To give the government new regulatory powers to protect the United States against cyber attacks, a top Federal Communications Commission (FCC) official has endorsed the Cybersecurity Act, a bill authored by Senators Joe Lieberman (I-Conn.) and Susan Collins (R-Maine). According to a post on The Hill’s technology blog Hillicon Valley, James Barnett, chief of the FCC's Public Safety and Homeland Security Bureau, said during a hearing of the House Energy and Commerce subcommittee on Communications and Technology that “he supports the regulatory provisions of the Cybersecurity Act.”
The blogger Brendan Sasso wrote, “Legislation would give the Homeland Security Department the power to require that critical systems such as electrical grids, meet minimum cyber security standards.” As per the blog, Barnett made the comment in response to questioning from Rep. John Dingell (D-Mich.). Another official to support the Act was Fiona Alexander, an associate administrator at the Commerce Department's National Telecommunications and Information Administration.
In the post, Sasso added that Senator John McCain (R-Ariz.) and other Republicans have criticized the Lieberman-Collins bill, saying it would create new bureaucracy and burden businesses. In fact, as per the blog, McCain and other Republicans have introduced their own cyber security bill, coined the “Secure It Act.” It focuses on promoting information sharing about cyber threats between the private sector and the government and recommends tough penalties for cyber crimes.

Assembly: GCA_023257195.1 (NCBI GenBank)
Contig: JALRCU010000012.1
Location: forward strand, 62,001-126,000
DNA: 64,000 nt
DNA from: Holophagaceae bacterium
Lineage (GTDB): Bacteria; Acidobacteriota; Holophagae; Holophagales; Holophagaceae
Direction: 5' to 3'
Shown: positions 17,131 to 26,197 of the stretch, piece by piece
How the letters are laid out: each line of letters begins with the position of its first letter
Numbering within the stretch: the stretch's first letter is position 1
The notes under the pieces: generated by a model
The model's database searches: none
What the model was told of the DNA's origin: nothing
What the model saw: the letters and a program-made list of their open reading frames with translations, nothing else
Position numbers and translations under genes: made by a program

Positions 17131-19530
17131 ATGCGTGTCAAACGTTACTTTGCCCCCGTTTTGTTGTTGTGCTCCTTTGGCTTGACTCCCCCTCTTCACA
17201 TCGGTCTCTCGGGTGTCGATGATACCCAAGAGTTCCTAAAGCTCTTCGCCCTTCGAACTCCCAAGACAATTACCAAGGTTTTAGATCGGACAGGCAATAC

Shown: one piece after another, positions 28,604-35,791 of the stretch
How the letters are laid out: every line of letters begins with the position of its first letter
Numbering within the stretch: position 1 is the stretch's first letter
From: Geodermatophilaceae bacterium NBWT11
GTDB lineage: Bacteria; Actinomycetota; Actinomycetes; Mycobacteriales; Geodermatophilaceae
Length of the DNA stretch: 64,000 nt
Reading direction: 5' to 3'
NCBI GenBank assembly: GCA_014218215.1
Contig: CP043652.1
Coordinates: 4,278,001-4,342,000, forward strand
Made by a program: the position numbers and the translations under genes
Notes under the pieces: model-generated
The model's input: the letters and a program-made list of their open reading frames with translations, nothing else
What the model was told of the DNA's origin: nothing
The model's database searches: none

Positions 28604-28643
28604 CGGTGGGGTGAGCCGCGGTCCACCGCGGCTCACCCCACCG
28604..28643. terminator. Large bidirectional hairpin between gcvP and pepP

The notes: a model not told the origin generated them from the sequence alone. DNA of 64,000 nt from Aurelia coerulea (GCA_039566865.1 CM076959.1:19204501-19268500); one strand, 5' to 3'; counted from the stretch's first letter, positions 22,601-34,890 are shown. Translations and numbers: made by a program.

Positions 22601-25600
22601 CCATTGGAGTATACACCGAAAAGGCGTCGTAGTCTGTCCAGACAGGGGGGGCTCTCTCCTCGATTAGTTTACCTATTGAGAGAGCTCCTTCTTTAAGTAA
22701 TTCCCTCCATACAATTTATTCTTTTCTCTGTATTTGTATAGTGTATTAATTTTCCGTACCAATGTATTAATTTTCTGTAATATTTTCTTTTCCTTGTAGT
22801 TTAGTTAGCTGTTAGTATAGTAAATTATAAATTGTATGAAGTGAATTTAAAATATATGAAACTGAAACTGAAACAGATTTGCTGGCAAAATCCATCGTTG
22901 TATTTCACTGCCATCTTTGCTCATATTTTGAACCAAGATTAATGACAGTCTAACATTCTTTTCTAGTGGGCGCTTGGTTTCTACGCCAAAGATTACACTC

The Secure It Act was just introduced in the House on Tuesday by Representatives Mary Bono Mack (R-Calif.) and Marsha Blackburn (R-Tenn.). During Wednesday's hearing, “Bono Mack argued that the government should be a facilitator, not a regulator of cyber security,” wrote Sasso.
However, as per the blog post, supporters of the Lieberman-Collins bill are warning that without minimum standards for critical systems, the country is at risk of suffering a catastrophic cyber attack. “The White House has endorsed the Lieberman-Collins bill and has warned Congress to not resort to half-measures to beef up cyber security,” wrote Sasso.
Edited by Jamie Epstein